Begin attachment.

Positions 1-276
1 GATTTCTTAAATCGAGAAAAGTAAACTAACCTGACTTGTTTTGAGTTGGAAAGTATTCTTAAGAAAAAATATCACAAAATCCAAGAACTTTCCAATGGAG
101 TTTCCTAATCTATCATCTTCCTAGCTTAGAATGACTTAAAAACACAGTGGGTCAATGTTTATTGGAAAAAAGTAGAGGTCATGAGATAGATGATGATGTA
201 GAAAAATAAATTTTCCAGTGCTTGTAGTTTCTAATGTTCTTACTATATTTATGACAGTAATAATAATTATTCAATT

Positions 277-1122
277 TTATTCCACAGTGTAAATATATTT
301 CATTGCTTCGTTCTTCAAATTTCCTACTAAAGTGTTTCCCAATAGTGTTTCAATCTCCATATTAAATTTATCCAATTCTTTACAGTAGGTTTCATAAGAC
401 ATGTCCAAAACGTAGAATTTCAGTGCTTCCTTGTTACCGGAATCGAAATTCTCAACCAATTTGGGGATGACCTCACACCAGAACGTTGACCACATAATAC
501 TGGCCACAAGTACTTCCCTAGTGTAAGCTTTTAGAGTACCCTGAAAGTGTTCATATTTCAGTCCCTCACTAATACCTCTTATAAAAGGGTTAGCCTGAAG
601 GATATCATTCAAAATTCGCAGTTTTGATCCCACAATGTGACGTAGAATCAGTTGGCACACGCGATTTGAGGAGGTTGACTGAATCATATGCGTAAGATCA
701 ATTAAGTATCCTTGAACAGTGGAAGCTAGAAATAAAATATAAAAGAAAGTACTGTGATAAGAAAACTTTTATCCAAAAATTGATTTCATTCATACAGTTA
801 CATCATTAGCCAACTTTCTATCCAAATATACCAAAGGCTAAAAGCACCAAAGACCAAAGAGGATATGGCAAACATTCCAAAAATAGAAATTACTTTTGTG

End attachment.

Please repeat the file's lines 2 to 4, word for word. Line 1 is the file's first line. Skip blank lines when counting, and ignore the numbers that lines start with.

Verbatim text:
1 GATTTCTTAAATCGAGAAAAGTAAACTAACCTGACTTGTTTTGAGTTGGAAAGTATTCTTAAGAAAAAATATCACAAAATCCAAGAACTTTCCAATGGAG
101 TTTCCTAATCTATCATCTTCCTAGCTTAGAATGACTTAAAAACACAGTGGGTCAATGTTTATTGGAAAAAAGTAGAGGTCATGAGATAGATGATGATGTA
201 GAAAAATAAATTTTCCAGTGCTTGTAGTTTCTAATGTTCTTACTATATTTATGACAGTAATAATAATTATTCAATT